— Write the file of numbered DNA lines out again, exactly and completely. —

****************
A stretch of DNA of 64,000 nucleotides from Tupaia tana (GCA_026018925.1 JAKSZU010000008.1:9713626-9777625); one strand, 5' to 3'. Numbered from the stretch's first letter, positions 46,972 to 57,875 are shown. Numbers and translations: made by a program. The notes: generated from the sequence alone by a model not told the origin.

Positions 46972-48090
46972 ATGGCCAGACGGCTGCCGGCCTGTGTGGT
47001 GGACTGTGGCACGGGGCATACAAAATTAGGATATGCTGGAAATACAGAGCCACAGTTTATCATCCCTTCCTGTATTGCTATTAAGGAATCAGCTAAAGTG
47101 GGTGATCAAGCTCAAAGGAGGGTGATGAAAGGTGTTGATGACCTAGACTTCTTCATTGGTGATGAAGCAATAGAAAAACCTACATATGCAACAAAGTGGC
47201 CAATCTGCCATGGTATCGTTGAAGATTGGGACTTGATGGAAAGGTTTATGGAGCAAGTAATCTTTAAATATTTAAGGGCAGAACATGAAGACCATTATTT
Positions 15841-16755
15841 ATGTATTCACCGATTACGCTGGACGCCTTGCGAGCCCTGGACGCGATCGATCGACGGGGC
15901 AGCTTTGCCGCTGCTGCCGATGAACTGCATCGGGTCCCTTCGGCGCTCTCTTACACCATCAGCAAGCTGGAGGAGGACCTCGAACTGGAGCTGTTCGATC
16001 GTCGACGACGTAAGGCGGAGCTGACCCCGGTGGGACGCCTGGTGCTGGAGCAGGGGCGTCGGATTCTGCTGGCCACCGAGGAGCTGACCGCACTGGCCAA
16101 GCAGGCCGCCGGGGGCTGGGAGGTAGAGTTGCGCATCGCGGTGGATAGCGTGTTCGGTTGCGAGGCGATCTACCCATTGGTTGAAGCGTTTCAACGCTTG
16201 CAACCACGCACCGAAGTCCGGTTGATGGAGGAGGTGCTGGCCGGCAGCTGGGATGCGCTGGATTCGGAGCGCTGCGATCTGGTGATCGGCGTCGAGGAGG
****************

A stretch of DNA of 64,000 nucleotides from Tupaia tana (GCA_026018925.1 JAKSZU010000008.1:9713626-9777625); one strand, 5' to 3'. Numbered from the stretch's first letter, positions 46,972 to 57,875 are shown. Numbers and translations: made by a program. The notes: generated from the sequence alone by a model not told the origin.

Positions 46972-48090
46972 ATGGCCAGACGGCTGCCGGCCTGTGTGGT
47001 GGACTGTGGCACGGGGCATACAAAATTAGGATATGCTGGAAATACAGAGCCACAGTTTATCATCCCTTCCTGTATTGCTATTAAGGAATCAGCTAAAGTG
47101 GGTGATCAAGCTCAAAGGAGGGTGATGAAAGGTGTTGATGACCTAGACTTCTTCATTGGTGATGAAGCAATAGAAAAACCTACATATGCAACAAAGTGGC
47201 CAATCTGCCATGGTATCGTTGAAGATTGGGACTTGATGGAAAGGTTTATGGAGCAAGTAATCTTTAAATATTTAAGGGCAGAACATGAAGACCATTATTT
Positions 15841-16755
15841 ATGTATTCACCGATTACGCTGGACGCCTTGCGAGCCCTGGACGCGATCGATCGACGGGGC
15901 AGCTTTGCCGCTGCTGCCGATGAACTGCATCGGGTCCCTTCGGCGCTCTCTTACACCATCAGCAAGCTGGAGGAGGACCTCGAACTGGAGCTGTTCGATC
16001 GTCGACGACGTAAGGCGGAGCTGACCCCGGTGGGACGCCTGGTGCTGGAGCAGGGGCGTCGGATTCTGCTGGCCACCGAGGAGCTGACCGCACTGGCCAA
16101 GCAGGCCGCCGGGGGCTGGGAGGTAGAGTTGCGCATCGCGGTGGATAGCGTGTTCGGTTGCGAGGCGATCTACCCATTGGTTGAAGCGTTTCAACGCTTG
16201 CAACCACGCACCGAAGTCCGGTTGATGGAGGAGGTGCTGGCCGGCAGCTGGGATGCGCTGGATTCGGAGCGCTGCGATCTGGTGATCGGCGTCGAGGAGG